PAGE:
Relations may be warming at last between Washington and Havana, but that doesn't mean the Castro regime is suddenly upping its human-rights game simply to please Obama.
In fact, just yesterday, the Cuban government threw an estimated 90 protesters — many clad in black-and-white Barack Obama masks — into jail for marching against the government. The arrests are part of a larger crackdown in Havana ahead of John Kerry's historic trip to the capital city Friday to reopen the American embassy there.
"It's his fault, what is happening," a political prisoner named Angel Moya told an AFP reporter at the scene, referring to Obama. "The Cuban government has grown even bolder" as a result of the thawed relations, he said before Cuban police arrested him.
Photos from the scene show dozens of marchers — about half from the Ladies in White movement, according to reports from the scene — many wearing Obama masks.
"It’s Obama's fault what is happening. That’s why we have this mask on, because it’s his fault”, Angel Moya pic.twitter.com/tgOXPf3m7m— The Real Cuba (@therealcuba) August 10, 2015
If you like this story, consider signing up for our email newsletters.
SHOW ME HOW
You have successfully signed up for your selected newsletter(s) - please keep an eye on your mailbox, we're movin' in!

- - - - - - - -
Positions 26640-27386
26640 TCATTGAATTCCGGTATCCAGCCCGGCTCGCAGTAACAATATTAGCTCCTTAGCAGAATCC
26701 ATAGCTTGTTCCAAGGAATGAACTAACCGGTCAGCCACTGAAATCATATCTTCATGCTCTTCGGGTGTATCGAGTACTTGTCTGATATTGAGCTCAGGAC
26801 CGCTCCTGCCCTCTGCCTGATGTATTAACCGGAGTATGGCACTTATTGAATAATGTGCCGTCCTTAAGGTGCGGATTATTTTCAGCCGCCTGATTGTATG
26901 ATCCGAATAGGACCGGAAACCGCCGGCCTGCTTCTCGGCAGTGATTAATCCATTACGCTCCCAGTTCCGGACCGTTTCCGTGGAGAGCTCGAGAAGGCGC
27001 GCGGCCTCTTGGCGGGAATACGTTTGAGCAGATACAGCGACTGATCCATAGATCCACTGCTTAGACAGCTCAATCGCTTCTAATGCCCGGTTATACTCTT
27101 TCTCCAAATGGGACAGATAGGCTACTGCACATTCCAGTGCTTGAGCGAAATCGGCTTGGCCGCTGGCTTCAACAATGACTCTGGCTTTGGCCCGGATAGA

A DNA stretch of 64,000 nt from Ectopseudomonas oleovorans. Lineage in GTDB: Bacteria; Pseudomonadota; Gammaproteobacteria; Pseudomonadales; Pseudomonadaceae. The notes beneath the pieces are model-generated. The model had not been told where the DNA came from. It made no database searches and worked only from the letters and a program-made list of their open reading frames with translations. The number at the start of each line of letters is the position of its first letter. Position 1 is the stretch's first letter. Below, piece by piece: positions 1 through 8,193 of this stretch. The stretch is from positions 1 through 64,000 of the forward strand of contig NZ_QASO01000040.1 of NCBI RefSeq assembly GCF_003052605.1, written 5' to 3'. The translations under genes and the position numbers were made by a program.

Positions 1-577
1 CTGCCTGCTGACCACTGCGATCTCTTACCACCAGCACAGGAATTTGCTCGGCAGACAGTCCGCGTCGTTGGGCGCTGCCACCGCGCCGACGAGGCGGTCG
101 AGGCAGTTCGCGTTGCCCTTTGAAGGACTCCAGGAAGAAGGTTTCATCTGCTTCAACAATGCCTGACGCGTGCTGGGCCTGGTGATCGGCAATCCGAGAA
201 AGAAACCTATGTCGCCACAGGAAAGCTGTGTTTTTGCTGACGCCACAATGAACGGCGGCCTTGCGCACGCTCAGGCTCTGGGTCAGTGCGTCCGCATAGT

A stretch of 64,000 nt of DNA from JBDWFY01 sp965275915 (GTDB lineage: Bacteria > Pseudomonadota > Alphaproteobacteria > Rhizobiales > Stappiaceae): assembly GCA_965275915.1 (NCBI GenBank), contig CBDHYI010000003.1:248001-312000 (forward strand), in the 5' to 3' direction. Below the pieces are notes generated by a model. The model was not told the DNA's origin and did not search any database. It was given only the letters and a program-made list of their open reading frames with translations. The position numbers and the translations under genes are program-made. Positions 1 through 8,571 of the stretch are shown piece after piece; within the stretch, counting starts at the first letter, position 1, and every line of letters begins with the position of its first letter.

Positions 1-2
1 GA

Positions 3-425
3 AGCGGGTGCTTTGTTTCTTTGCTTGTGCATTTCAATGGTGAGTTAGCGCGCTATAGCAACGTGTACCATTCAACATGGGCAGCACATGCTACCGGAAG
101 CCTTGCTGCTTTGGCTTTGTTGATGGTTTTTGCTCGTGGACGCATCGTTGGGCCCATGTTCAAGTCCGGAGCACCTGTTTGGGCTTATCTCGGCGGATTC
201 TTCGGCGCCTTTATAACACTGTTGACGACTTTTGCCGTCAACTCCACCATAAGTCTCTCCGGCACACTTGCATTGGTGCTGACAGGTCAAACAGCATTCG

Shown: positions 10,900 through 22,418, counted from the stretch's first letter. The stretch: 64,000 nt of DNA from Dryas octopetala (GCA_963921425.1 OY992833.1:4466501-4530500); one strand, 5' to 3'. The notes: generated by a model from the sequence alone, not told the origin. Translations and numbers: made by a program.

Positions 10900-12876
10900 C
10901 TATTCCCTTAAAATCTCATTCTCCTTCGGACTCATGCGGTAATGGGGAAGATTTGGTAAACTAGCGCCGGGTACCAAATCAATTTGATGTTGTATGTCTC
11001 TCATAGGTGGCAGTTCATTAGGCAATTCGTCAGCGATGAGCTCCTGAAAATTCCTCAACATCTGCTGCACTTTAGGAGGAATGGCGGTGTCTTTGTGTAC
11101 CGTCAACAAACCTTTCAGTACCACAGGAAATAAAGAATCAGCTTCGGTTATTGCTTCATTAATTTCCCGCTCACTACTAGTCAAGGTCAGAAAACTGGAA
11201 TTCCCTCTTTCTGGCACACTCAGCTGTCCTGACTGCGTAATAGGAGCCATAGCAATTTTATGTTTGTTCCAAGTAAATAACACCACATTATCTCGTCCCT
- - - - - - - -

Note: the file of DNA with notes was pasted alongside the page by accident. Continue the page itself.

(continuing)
Midway through the protesters' march, security forces rounded up about 90 of the demonstrators and placed them under arrest, AFP reports.
The crackdown comes in a historic week between the Unites States and Cuba. When Kerry lands in Havana this Friday, he'll be the first American secretary of state to visit since 1945. When the embassy reopens, it will mark the first instance of U.S. diplomats working on Cuban soil in more than five decades.
But the arrests heighten the tension that Obama's government must deal with its move to normalize relations with the Castros. Will Kerry address human-rights abuses during his speech at the embassy? Will he meet with Ladies in White leaders to discuss the lack of free speech on the island?
It's a good bet he'll try to avoid both topics, but that could be increasingly difficult to do if mass arrests like Sunday's police action continue in the leadup to the embassy's reopening.